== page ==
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Chevy cars won't start?

by FishmanGeertz
Tags: cars, chevy, start
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FishmanGeertz
#1
May17-11, 08:36 PM
P: 190
I was at a bookstore today and overheard a conversation between a few people about how vehicles made by the auto manufacturer "Chevrolet" are notorious for having severe mechanical problems and not starting. Especially their trucks.

Is this really true?
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russ_watters
#2
May17-11, 10:10 PM
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If it were true, would they still be in business?
xxChrisxx
#3
May18-11, 03:14 AM
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It's probable that it's 'notorious' for doing something. Every car design in the world has some nigggles, either through design problems or manufacturing problems.

You'll also find that it tends to be 'notorious' in ill maintained cars.

Ranger Mike
#4
May18-11, 04:48 AM
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Chevy cars won't start?

This is from personal knowledge with int the last three months...several ( 3 ) friends have had no start problems with Chevies..all were traced to the anti-theft system. It seems the ignition key/tumbler assembly becomes worn over a period of time and the car will not start. This applied to late 1990s and early 2000 models...there is a reset procedure that requires leaving the ignition on for 2 minutes then turning off the key and starting normal..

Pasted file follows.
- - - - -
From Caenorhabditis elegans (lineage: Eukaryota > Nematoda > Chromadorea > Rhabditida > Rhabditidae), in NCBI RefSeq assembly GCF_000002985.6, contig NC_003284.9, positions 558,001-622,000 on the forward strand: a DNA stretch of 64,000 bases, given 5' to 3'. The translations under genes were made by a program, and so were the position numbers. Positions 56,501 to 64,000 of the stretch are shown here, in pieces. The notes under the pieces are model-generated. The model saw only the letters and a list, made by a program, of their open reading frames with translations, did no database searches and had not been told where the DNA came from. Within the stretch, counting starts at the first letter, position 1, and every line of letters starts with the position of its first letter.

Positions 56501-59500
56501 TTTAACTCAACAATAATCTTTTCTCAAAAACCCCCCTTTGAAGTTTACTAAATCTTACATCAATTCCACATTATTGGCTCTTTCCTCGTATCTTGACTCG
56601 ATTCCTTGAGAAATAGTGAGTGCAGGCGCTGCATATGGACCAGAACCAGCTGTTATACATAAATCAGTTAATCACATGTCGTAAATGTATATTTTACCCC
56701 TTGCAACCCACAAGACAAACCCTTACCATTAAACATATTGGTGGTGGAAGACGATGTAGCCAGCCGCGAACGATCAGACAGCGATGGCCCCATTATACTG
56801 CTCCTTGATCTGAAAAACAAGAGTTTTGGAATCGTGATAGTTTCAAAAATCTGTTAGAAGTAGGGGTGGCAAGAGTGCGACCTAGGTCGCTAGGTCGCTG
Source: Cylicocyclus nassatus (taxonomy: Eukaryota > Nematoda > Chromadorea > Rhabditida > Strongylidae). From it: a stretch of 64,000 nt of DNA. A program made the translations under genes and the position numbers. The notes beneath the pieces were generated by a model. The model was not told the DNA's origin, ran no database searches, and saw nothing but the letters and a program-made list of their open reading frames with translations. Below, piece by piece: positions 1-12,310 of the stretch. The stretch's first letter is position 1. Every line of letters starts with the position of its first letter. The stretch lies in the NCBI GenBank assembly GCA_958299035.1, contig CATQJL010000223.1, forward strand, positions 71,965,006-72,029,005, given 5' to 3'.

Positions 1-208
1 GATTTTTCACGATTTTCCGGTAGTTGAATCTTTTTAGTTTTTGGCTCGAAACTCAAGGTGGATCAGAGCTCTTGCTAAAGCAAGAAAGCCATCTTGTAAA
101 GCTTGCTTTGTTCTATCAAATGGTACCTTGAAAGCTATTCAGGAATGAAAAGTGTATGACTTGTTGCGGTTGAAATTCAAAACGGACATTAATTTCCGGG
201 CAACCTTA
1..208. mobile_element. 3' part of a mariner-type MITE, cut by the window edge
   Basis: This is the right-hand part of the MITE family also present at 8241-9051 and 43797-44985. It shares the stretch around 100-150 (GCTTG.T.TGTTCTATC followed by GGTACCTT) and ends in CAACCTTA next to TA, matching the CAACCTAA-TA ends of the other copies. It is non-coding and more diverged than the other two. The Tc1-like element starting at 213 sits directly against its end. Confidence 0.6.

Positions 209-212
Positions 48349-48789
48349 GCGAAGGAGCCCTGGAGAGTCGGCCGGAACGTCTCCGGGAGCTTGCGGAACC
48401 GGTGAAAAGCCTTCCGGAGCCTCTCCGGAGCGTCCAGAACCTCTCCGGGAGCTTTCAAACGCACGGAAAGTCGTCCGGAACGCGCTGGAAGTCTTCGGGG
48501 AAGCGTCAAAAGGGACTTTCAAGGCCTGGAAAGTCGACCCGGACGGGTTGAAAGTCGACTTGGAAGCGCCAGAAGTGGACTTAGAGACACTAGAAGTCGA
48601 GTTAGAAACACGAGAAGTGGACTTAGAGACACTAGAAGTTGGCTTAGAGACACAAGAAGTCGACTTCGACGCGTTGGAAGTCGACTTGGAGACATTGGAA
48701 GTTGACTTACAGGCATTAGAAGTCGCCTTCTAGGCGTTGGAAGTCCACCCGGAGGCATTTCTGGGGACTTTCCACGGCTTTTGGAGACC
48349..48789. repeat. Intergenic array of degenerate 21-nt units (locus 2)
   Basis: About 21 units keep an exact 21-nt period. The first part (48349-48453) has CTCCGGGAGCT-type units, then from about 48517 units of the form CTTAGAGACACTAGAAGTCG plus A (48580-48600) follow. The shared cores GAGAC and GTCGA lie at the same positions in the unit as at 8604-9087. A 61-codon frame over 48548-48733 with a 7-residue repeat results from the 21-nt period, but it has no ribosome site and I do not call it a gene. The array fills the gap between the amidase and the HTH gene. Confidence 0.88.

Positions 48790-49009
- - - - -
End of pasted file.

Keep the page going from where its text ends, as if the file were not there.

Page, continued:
which is ironic because if Chevy was not such a hot item..why the big anti theft situation..check out various insurance companies for most stolen cars...so if chevy is such a loser..why steal one??

food for thought_ the venerable small block chevy V8 was introduced in 1955 and versions are still made today..the design was refined and arguably won more races than any other engine in the world..( Ford flat head??) tall statement but i think it true..
so why would a 56 year old engine have mechanical problems?
ok..nit pick on the v6 and 4 cylinder models..maybe transmission mech probs..all in all..GM HAD BEEN a top notch design and build product..before big government took it over..


whether you consider this a factor in buying new?? its your personal option..me..i can deal with it..
AlephZero
#5
May18-11, 07:18 AM
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Quote Quote by russ_watters View Post
If it were true, would they still be in business?
That depends how badly the government needs the car workers' votes, as well as whether they make functioning cars.
Unrest
#6
May19-11, 08:42 AM
P: 360
I have a pet theory that cars made in US/UK are less reliable than Asian ones. Why? Because the workers are the people who couldn't get a job anywhere else and had to settle for doing what nobody else wanted to do when their unemployment benefit ran out. That and the "Not my job" trade unionist attitude.